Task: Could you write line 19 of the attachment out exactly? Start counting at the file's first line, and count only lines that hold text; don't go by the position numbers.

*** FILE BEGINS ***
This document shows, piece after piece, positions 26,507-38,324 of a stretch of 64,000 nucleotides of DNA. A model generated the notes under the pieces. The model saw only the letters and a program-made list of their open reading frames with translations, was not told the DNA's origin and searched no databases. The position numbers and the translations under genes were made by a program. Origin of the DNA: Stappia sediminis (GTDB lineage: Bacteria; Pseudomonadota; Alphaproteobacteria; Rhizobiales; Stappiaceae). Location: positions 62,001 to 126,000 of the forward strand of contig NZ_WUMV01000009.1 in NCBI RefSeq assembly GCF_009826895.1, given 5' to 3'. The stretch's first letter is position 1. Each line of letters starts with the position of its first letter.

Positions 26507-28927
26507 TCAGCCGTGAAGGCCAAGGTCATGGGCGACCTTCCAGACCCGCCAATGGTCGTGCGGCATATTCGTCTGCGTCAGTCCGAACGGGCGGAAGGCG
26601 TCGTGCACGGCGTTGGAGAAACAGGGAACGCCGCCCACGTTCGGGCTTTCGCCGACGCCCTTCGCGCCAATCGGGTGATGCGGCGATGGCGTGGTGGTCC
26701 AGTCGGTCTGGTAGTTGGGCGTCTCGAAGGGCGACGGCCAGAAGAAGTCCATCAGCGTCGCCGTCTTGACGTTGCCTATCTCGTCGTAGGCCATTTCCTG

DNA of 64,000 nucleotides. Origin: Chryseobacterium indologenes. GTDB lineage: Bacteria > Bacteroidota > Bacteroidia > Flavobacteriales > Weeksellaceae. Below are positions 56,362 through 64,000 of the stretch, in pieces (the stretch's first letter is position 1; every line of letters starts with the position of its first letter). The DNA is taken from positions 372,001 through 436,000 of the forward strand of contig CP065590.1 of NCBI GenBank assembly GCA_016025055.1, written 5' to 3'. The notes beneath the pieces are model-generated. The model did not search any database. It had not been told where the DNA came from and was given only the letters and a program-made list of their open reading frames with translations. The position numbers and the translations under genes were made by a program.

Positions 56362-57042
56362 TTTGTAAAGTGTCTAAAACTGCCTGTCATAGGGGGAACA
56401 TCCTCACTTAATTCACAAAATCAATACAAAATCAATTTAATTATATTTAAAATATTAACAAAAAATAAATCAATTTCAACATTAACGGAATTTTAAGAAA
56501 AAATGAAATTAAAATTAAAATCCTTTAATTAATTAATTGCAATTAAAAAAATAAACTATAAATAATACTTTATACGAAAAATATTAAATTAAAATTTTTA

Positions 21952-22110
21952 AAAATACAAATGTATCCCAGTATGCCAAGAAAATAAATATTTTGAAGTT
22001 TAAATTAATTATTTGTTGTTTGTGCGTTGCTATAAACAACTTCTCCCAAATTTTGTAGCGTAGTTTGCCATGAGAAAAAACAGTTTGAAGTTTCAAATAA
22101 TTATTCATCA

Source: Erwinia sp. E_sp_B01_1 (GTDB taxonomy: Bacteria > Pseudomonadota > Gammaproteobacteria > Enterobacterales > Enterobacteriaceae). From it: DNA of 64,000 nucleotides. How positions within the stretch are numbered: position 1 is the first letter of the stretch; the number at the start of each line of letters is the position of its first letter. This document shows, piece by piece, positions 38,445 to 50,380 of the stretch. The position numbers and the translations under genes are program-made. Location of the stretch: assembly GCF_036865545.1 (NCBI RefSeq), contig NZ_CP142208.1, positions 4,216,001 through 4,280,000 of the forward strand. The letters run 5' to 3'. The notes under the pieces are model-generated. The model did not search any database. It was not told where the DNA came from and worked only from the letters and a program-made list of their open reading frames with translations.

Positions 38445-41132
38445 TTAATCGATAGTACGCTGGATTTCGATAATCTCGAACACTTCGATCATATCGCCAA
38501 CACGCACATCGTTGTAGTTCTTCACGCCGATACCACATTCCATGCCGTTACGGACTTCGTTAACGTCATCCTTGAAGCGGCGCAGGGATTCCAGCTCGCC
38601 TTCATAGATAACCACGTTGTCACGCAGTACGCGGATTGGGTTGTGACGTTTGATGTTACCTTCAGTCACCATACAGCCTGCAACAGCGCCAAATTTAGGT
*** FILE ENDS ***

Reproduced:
38601 TTCATAGATAACCACGTTGTCACGCAGTACGCGGATTGGGTTGTGACGTTTGATGTTACCTTCAGTCACCATACAGCCTGCAACAGCGCCAAATTTAGGT